Epinga, a small community of a few scattered farms and a chapel on the edge of the forest, is mentioned in the Domesday Book of 1086. However, the settlement referred to is known today as Epping Upland. It is not known for certain when the present day Epping was first settled. By the mid 12th century a settlement known as Epping Heath (later named Epping Street), had developed south of Epping Upland as a result of vigorous clearing of the forest for cultivation. In 1253 King Henry III conveyed the right to hold a weekly market in Epping Street, which helped to establish the town as a centre of trade and has continued to the present day.
The village of Epping Heath developed slowly into a small main-road town and by the early 19th century, considerable development had taken place along what is now High Street and Hemnall Street. Up to 25 coaches a day passed through the town from London en route to Norwich, Cambridge and Bury St. Edmunds. By the end of the 19th century 26 coaching inns lined the High Street. A few survive today as public houses, for example, The Thatched House, The George and Dragon, and The Black Lion. The advent of the railways put an end to this traffic and the town declined, but it revived after the extension of a branch line from London in 1865 and the coming of the motor car.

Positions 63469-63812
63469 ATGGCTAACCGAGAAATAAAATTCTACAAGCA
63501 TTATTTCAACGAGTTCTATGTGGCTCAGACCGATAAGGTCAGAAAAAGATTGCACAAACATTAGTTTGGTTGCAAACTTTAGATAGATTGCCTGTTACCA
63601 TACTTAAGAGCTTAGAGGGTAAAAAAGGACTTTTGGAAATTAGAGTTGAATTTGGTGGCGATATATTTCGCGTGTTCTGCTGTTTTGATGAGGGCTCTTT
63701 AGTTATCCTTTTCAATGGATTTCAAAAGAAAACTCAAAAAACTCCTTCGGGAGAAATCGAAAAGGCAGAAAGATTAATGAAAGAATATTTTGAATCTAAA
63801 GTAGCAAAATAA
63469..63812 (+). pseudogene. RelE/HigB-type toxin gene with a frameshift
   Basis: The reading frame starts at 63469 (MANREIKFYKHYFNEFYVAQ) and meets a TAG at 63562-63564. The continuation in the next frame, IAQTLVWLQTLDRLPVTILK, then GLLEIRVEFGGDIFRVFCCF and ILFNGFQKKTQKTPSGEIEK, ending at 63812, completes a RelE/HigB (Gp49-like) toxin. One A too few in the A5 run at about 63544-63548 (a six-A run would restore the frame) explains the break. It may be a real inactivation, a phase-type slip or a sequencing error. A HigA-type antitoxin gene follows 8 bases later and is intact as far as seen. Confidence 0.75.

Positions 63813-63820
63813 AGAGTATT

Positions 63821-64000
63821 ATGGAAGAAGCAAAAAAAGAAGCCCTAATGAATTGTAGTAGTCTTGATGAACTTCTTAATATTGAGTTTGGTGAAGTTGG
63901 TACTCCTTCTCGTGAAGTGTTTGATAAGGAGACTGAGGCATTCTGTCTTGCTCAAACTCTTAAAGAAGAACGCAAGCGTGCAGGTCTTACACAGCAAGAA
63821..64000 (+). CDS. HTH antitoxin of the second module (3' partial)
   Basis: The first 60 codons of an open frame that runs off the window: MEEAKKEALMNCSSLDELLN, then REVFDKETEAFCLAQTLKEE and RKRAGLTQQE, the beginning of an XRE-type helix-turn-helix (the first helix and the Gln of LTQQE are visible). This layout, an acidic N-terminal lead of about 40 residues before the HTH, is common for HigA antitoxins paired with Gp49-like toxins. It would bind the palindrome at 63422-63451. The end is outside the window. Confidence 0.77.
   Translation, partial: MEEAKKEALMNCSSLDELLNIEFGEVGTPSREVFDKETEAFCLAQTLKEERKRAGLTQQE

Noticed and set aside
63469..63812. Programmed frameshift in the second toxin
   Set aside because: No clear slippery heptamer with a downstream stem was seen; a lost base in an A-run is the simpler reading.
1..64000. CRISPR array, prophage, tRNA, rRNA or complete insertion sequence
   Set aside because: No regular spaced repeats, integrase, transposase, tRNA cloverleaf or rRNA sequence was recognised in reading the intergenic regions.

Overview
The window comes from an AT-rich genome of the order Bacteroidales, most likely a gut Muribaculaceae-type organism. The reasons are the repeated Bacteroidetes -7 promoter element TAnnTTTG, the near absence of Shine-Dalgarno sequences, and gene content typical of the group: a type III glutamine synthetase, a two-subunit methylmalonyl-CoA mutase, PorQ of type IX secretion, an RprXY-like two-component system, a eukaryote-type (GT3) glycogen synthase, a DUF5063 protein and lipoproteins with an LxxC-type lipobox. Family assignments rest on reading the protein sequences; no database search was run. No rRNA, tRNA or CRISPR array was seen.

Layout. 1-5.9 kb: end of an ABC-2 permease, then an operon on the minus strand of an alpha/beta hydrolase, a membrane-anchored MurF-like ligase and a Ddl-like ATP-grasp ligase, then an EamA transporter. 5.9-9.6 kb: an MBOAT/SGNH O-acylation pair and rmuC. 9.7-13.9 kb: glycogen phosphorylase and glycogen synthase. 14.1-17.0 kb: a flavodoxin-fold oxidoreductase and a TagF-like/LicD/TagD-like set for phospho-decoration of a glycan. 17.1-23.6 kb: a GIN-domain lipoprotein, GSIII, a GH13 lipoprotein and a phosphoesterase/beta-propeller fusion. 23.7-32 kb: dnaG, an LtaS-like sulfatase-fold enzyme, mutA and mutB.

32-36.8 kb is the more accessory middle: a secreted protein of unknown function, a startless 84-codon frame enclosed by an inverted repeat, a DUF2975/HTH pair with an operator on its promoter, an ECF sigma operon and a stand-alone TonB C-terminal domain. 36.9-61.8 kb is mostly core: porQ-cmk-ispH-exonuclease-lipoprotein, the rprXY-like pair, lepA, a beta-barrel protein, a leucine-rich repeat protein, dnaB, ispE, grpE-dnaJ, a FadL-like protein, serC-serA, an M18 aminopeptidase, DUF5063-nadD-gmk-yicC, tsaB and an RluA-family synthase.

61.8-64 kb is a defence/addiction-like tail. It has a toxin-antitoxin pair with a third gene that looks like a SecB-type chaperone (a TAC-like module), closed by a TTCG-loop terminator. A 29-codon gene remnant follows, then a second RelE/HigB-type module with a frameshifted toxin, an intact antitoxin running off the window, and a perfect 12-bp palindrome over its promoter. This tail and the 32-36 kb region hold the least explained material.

A number of listed buildings, most dating from the 18th century, line both sides of the High Street although many were substantially altered internally during the 19th century. Some of the oldest buildings in the town can be found at each end of the Conservation Area, for example, Beulah Lodge in Lindsey Street (17th century), and the attractive group of 17th and early 18th century cottages numbered 98-110 (even) High Street.